Studying legal history, international law, and civil rights law in the 1980s, I never had the faintest idea that I would end up applying that body of knowledge to something like disability rights. Then I became a father. My oldest daughter was born with a disability. This was right around the time that President George H. W. Bush signed the Americans with Disabilities Act into law. Living in Ireland at the time, I remember thinking to myself, we can do that in Europe too. I went on to become a civil servant on the European Commission, in charge of drafting the EU’s policy on disability. From there I wound up getting involved in the treaty drafting process on the UN Convention on the Rights of Persons with Disabilities.
One thing that completely fascinates me is how to translate an idea into practical law that can change lives. As we work to turn the Convention into EU laws and policies, we must make sure that its implementation works in the European context. But I also keep bringing it back to “what would this mean for my daughter, what would this mean for people who are similarly situated?” That’s my reality check day in and day out. My personal experience has never detracted from my objectivity. In fact, having a daughter with a disability gives me a sharpness that it I might otherwise lack when trying to turn a human rights standard into law.
While we focus on trying to make the Convention have meaning in people’s lives, truth be told, our culture has yet to really change. For example, there’s an important distinction between integration and inclusion. Integration is the spatial image of placing a person in some place, time, and space, whereas inclusion is much more about social connectedness. We must consider why our communities are so exclusive. What can we do to transform community life in order to create space for people with disabilities to belong? When you think about it, social connectedness is exactly the thing that has been stripped away from people with disabilities, especially people with intellectual disabilities.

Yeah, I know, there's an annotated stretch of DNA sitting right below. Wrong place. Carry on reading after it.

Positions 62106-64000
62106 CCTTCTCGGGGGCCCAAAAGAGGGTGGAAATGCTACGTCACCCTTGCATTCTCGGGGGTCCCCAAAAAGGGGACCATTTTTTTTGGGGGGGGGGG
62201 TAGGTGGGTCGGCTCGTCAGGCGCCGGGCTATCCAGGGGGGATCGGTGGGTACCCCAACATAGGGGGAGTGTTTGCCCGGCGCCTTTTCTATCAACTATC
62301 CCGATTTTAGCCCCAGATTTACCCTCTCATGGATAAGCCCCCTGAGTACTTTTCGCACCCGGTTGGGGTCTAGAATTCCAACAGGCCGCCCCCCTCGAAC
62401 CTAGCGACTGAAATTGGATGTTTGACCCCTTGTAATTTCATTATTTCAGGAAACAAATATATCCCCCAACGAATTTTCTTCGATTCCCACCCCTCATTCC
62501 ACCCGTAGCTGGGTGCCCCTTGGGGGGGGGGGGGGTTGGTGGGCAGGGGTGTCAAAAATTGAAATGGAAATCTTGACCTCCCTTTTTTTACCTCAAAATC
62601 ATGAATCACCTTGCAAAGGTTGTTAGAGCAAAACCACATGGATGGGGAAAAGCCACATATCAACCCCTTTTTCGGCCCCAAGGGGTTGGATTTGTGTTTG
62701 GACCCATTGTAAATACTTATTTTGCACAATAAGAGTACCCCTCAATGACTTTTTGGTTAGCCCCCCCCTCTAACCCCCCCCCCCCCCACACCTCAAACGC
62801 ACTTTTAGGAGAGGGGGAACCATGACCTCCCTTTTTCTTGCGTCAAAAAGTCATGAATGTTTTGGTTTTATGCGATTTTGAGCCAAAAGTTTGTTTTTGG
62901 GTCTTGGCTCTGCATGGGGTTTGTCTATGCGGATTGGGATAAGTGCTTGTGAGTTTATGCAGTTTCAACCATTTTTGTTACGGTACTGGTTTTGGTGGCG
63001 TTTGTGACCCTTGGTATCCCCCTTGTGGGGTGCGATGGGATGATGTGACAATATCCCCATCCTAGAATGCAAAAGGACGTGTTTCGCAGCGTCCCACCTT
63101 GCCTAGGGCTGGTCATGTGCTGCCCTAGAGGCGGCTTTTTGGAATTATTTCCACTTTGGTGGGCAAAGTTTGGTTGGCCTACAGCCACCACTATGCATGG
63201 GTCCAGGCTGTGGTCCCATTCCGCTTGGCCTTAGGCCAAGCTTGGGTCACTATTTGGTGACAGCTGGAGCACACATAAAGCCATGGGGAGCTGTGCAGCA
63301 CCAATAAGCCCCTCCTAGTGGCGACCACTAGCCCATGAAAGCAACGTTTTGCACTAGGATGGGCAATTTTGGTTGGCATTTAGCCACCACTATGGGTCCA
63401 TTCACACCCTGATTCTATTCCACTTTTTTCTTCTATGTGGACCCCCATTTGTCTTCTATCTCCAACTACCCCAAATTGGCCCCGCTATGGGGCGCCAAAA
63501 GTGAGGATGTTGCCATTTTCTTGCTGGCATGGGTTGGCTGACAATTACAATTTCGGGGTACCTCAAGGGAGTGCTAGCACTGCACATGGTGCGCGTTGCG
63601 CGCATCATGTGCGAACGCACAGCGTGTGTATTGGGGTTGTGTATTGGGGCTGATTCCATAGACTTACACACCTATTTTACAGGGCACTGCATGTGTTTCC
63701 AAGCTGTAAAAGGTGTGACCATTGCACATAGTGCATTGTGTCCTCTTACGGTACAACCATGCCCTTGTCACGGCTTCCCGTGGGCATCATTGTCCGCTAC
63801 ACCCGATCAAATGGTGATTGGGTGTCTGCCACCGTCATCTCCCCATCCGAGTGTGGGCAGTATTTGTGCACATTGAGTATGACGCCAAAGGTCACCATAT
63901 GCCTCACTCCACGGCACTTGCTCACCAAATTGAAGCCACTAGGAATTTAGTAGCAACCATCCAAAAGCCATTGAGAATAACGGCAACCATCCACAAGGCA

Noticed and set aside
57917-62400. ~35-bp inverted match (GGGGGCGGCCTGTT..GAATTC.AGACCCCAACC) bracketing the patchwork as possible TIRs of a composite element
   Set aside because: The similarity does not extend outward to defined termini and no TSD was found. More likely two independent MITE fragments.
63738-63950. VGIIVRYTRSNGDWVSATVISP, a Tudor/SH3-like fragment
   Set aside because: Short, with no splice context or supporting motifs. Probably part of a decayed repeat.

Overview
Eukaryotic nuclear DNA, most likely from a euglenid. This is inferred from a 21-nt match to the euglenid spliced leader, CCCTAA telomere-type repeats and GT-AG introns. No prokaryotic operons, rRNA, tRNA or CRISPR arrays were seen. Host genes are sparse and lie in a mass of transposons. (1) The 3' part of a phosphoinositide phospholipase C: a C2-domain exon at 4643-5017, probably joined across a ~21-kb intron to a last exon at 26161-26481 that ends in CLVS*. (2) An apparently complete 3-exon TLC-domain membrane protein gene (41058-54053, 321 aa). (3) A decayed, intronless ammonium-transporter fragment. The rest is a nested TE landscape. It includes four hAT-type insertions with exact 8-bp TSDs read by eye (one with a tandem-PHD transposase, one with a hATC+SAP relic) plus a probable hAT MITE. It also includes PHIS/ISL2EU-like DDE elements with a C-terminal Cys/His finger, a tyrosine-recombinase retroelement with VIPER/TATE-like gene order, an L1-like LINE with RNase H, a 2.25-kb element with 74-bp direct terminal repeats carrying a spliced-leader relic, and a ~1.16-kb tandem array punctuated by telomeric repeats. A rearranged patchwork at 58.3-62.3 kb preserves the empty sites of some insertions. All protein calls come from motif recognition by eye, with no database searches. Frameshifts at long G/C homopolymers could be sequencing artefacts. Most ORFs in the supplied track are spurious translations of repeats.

When you put the word disability to people, they subliminally think less human, less able, less worthy, less able to contribute. Because of this, there’s a lot of untapped potential out there. People don’t generally connect disability with human rights. And I often think our most important task is to communicate this deep connection and get beyond cultural blockages. To get people to see disability not as a social welfare issue, not as a charity issue, not as an issue of pity or revulsion, but as a mainstream issue that affects everyone in society.
An important test of an open society is whether or not people with disabilities are actually included in the mainstream. Working on disability rights in societies that are not fully open, can help open up space to work on many other issues. For example, as you raise the expectations of parents about the inclusion of their children in the education system, you’re helping to raise expectations around a whole host of other issues like ensuring that as their children grow in adults they can assume productive lives and also be agents of their own change in the democratic process. From that point of view, I see the disability issue almost as a vanguard in creating open societies. It makes people face the mirror, and face the contradiction between their professed universal values and how they’re actually implementing them on the ground.
The Convention is really a blueprint for a worldwide process of law reform. It is the kick start we need to bring about real change. But it’s not going to happen unless that law reform is tailored to the realities of local environments whether Mozambique or Ireland or Mexico. It’s really important that academic institutions like the Centre for Disability Law and Policy at the National University of Ireland Galway evolve throughout the world. They are essential if we are to translate the majestic generalities of the Convention into something more meaningful in these countries. We need a new generation of policy entrepreneurs to bring about change. Until all people are made to feel that they belong and have a stake how can we say we have open societies?